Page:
I recently spoke with a warehouse manager who bluntly told me the three things she has to control and manage:
Labor has a big impact on budget and can be scheduled as needed at a local level. If you see projected inbound or outbound activity in the near term you can work to get more employees in through either overtime or working with your local staffing partner.
Equipment is another semi-flexible resource a manager can control. I say semi-flexible meaning it depends on the type of equipment. Fork trucks, and man-up order pickers can easily be idled if not needed or more can be rented if you find yourself in a pinch. Conveyors, sortation systems, and even racking tend to be more permanent and less adaptable to change depending mainly on the layout.
Space is another variable that can impact overall warehouse performance and be managed locally. However, with space, expansion or contraction of this resource is not as flexible as labor or equipment. If you have empty space, it might be easy to temporarily store excess pallets, however, many facilities do not plan for excess capacity and will need to either find temporary space in a rented/leased facility or change storage strategies. You are probably thinking, changing storage strategies is not an easy, quick process. Adjusting beams, racks are bolted to the ground, relocating inventory already in racks, etc. But I agree with the manager I spoke with; it is a resource she can have some control and influence over.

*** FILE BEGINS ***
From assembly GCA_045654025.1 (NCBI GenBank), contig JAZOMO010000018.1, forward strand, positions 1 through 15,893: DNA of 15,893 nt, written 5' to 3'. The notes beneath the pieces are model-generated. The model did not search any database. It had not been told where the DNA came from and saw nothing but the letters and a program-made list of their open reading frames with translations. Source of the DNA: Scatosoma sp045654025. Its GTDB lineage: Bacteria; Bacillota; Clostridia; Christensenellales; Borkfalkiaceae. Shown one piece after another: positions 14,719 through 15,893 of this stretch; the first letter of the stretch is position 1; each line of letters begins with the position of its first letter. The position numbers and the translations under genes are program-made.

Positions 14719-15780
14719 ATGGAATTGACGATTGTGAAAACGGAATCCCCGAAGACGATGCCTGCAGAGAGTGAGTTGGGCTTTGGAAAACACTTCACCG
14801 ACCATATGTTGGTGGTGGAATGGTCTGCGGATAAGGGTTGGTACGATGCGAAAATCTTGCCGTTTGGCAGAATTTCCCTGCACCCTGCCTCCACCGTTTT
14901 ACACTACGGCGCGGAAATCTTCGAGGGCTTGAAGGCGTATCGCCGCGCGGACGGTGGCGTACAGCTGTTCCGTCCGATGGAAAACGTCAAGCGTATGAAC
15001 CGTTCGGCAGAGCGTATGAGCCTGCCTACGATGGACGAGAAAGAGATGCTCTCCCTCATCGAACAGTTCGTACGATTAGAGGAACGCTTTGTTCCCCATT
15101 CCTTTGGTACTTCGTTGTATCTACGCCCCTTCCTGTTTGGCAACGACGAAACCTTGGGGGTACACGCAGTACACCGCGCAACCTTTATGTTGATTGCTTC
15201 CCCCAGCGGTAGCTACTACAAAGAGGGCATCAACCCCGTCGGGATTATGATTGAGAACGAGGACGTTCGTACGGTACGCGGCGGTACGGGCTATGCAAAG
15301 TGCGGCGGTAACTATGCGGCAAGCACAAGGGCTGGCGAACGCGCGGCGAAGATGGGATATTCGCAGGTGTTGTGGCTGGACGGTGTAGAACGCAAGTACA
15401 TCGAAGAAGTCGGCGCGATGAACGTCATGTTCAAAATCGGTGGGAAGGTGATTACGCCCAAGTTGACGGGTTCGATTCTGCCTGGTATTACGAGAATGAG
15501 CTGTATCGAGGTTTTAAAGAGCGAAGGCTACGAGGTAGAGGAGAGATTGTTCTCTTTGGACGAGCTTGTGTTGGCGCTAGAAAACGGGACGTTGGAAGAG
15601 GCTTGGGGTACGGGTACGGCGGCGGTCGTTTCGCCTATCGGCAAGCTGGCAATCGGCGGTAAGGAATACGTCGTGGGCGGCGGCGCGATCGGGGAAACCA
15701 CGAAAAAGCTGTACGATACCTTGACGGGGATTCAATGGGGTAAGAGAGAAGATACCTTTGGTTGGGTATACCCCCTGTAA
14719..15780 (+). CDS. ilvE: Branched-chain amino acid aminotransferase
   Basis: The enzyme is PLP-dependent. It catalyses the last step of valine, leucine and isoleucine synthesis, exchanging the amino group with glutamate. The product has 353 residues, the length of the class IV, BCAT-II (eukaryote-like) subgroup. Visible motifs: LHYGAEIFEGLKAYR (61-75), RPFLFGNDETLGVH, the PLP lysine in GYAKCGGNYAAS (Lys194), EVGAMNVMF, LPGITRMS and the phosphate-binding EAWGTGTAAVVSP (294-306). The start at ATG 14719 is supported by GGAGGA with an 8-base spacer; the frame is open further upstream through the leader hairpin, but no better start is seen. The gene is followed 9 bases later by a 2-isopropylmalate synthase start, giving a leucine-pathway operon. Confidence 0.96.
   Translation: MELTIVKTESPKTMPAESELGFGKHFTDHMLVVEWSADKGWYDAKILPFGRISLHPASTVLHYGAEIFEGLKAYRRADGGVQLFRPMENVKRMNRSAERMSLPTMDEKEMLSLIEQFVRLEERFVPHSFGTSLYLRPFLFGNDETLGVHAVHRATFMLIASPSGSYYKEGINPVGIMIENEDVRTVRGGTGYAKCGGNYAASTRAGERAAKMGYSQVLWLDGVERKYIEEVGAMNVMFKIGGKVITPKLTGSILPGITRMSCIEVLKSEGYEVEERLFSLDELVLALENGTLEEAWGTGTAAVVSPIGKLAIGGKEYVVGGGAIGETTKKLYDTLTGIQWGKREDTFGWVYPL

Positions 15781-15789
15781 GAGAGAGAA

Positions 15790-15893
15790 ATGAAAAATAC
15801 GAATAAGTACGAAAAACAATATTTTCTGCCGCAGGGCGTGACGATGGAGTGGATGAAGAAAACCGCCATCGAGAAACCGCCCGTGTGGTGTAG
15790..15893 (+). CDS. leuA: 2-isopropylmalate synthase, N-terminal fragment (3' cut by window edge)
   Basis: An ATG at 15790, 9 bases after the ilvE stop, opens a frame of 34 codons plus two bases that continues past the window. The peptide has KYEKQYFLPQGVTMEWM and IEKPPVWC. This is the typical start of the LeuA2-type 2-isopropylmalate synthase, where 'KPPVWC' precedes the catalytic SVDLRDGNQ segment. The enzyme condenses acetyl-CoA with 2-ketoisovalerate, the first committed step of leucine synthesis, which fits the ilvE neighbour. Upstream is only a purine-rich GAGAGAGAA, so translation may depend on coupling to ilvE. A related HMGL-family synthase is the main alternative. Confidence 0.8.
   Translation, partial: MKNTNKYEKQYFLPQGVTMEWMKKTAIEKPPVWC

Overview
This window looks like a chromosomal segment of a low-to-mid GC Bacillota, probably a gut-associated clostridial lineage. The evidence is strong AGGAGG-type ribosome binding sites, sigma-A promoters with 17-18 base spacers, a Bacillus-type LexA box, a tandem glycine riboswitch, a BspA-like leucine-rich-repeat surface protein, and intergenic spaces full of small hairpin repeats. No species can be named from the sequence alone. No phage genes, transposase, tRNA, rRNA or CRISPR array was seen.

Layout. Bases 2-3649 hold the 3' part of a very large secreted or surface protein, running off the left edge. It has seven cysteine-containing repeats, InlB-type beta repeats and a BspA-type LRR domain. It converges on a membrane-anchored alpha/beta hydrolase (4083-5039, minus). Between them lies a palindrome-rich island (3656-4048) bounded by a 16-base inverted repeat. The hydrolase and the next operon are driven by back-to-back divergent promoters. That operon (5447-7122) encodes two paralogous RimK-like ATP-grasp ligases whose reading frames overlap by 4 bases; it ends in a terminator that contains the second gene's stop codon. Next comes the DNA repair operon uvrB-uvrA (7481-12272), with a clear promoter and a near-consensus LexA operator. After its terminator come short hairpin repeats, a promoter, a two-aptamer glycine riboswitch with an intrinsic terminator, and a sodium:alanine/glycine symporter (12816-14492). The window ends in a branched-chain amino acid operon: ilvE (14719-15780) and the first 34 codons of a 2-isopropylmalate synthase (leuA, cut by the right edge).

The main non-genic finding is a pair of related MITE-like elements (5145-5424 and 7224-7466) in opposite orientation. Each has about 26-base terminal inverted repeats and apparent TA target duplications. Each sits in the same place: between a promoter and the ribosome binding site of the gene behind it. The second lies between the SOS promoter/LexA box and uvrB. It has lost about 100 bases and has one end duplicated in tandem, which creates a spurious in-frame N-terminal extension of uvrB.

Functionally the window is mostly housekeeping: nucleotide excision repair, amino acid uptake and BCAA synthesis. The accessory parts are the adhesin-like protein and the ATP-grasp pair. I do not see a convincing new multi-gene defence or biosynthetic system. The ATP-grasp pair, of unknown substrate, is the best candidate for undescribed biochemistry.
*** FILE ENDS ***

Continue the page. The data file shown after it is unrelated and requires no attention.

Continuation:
For many years I would have included inventory as a resource a warehouse manager has control over. But as I learned through this discussion, inventory is not something a manager can control. Think about it. You are told what is coming in (by the buyers or planners) and told what is going out (by orders or customer service) and your job is to make it happen effectively and efficiently. It is the warehouse manager’s responsibility to make sure the inventory is protected while stored and available when needed.
Agree? Disagree? Let us know!